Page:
- Enshrine a ban on prison-based gerrymandering in the state constitution, thus ensuring that incarcerated people are not used as political pawns.
- Adjust the redistricting timeline so that final maps will be finished in time for 2022 candidates to make a decision and begin circulating nominating petitions in the actual districts they will run in. Because New York's primaries were moved in 2019 from September to June, if Proposal 1 does not pass, the timeline for finalizing maps will be out of sync with the election cycle.
- Reduce the ability of political parties to manipulate the mapmaking process by freezing the number of State Senators at 63. The State Legislature has decided in the last 3 redistricting cycles to change the number of senators for partisan advantage.
- Get rid of the need for the Independent Redistricting Commission's co-executive directors to represent each party, in favor of co-executive directors elected by a majority vote of the bipartisan commission. This will not only simplify the commission's process, but reduce the State Legislature's control over the mapmaking process, emphasize skills over party affiliation, and minimize partisan bias.
- Require a uniform vote to approve maps, regardless of which parties are in control of the State Legislature. Currently, a two-thirds vote is required to approve maps if one party controls the legislature, and a simple majority is required if there is bipartisan control. This complicates the map approval process, acting as a pseudo-filibuster when a two-thirds vote is required. Proposal 1 will eliminate the shifting standards for map approval based solely on election outcomes and replace them with one clear, unchanging standard.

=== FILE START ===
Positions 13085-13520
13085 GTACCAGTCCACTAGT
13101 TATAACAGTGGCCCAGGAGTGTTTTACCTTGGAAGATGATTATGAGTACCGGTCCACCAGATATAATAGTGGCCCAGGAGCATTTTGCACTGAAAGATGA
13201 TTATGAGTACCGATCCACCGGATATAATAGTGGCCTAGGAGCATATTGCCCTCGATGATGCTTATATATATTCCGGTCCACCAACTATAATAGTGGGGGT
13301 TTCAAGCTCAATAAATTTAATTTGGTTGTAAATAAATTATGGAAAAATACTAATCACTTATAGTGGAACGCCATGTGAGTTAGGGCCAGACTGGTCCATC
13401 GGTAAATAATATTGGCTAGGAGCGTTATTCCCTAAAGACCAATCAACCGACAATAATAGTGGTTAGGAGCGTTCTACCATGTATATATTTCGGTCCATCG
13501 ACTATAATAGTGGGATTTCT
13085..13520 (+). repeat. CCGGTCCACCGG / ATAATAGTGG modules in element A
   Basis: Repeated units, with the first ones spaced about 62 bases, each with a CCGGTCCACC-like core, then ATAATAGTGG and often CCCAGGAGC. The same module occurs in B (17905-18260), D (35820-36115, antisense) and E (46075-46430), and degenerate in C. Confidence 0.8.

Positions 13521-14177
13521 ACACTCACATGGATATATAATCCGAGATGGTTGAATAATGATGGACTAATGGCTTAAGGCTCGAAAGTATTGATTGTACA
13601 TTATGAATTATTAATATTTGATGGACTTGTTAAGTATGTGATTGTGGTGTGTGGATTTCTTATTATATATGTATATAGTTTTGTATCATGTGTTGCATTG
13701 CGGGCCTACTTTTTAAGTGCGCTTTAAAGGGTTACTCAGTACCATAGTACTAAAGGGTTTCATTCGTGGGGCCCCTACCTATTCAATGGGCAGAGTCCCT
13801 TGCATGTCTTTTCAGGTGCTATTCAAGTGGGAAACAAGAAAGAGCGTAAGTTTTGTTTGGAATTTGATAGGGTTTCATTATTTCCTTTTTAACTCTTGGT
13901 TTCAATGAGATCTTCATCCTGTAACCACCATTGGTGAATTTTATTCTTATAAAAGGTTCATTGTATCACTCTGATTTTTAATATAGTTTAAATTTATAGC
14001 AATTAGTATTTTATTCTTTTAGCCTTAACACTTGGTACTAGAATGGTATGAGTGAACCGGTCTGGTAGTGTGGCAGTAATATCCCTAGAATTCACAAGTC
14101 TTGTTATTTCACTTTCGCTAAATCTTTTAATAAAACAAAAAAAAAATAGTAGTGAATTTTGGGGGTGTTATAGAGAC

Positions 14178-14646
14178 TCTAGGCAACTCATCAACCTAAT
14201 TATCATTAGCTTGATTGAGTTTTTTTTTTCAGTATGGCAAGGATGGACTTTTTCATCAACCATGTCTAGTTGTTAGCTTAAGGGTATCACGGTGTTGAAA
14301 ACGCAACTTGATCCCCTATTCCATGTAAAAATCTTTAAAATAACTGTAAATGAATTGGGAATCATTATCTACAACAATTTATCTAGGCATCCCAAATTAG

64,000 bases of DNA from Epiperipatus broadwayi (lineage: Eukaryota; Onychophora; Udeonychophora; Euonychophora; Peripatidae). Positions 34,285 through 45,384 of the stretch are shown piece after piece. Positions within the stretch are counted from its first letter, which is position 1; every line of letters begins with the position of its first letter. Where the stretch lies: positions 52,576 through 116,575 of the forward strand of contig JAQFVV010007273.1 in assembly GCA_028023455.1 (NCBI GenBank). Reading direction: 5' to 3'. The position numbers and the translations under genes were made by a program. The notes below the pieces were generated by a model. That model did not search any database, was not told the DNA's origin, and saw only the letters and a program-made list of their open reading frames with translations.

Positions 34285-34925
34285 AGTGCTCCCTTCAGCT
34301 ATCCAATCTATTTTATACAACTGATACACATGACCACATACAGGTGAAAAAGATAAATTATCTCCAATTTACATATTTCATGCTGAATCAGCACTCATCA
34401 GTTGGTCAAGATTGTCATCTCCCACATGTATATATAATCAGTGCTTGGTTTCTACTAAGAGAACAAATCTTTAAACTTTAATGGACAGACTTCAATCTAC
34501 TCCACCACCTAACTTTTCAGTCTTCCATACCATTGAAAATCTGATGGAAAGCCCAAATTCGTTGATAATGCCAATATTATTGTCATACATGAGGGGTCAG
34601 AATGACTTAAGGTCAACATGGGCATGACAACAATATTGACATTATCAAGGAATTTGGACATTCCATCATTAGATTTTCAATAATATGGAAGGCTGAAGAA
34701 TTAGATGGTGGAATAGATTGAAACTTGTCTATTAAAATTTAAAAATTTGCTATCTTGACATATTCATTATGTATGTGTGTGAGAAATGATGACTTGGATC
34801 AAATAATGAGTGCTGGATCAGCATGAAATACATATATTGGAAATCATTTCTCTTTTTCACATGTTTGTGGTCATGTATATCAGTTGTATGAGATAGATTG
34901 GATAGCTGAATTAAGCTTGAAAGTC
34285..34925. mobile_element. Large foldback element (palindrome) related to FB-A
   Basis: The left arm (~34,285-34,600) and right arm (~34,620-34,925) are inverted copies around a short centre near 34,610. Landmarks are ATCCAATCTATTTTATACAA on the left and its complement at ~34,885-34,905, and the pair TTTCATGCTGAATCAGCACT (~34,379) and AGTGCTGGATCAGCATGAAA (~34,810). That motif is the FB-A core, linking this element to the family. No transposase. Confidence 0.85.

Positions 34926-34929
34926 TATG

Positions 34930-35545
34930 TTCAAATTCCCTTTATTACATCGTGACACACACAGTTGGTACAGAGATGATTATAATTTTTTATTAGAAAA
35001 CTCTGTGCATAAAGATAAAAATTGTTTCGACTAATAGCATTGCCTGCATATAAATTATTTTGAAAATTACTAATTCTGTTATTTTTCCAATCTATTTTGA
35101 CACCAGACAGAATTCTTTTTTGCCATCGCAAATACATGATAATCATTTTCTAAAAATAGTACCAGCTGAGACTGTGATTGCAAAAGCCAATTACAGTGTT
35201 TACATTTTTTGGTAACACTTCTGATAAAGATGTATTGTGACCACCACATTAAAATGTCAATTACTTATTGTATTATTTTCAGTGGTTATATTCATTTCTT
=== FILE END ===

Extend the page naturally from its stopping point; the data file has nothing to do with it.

Proposal 3 means no more voter registration deadlines. The most reliable way to increase voter turnout is with a combination of early voting (which New York already has) and eliminating the unfair and unnecessary disenfranchisement that is caused by arbitrary voter registration deadlines. New York has two different voter registration deadlines: one is the 10 day cutoff in the state constitution that Proposal 3 would eliminate, and the other is the 25 day cutoff that is part of state law. The first step to doing away with voter registration deadlines and ultimately paving the way for implementing same-day voter registration in New York is passing Proposal 3, which will eliminate the 10 day cutoff for voter registration in the state constitution.
Proposal 4 would make voting more accessible for all New Yorkers by allowing voters to request an absentee ballot, no excuse needed. The pandemic led to expanded absentee voting, allowing over 1.5 million people in 2020 to vote by citing "temporary illness" as their excuse to request an absentee ballot. However, that will end this year, and New York's more restrictive absentee voting laws, which require voters to prove they will either be out of town or otherwise incapacitated to vote in person, will be back in force. Typically, only 3-5% of voters met these eligibility requirements. Proposal 4 would delete these narrow requirements from the constitution and have New York join the 34 states and Washington, D.C. that allow no-excuse absentee voting.
Mario Cilento, President of the New York State AFL-CIO, which is focused on urging its members to vote in favor Proposal 4, said "New York's voter participation has been disappointing and year after year voter turnout in New York ranks among the bottom of all states. If passed, Proposal 4 would make it easier to vote absentee and increase voter participation. It would allow New Yorkers who face challenges getting to the polls, including those with childcare and family responsibilities, multiple jobs and unstable work schedules to have the option of voting by absentee ballot."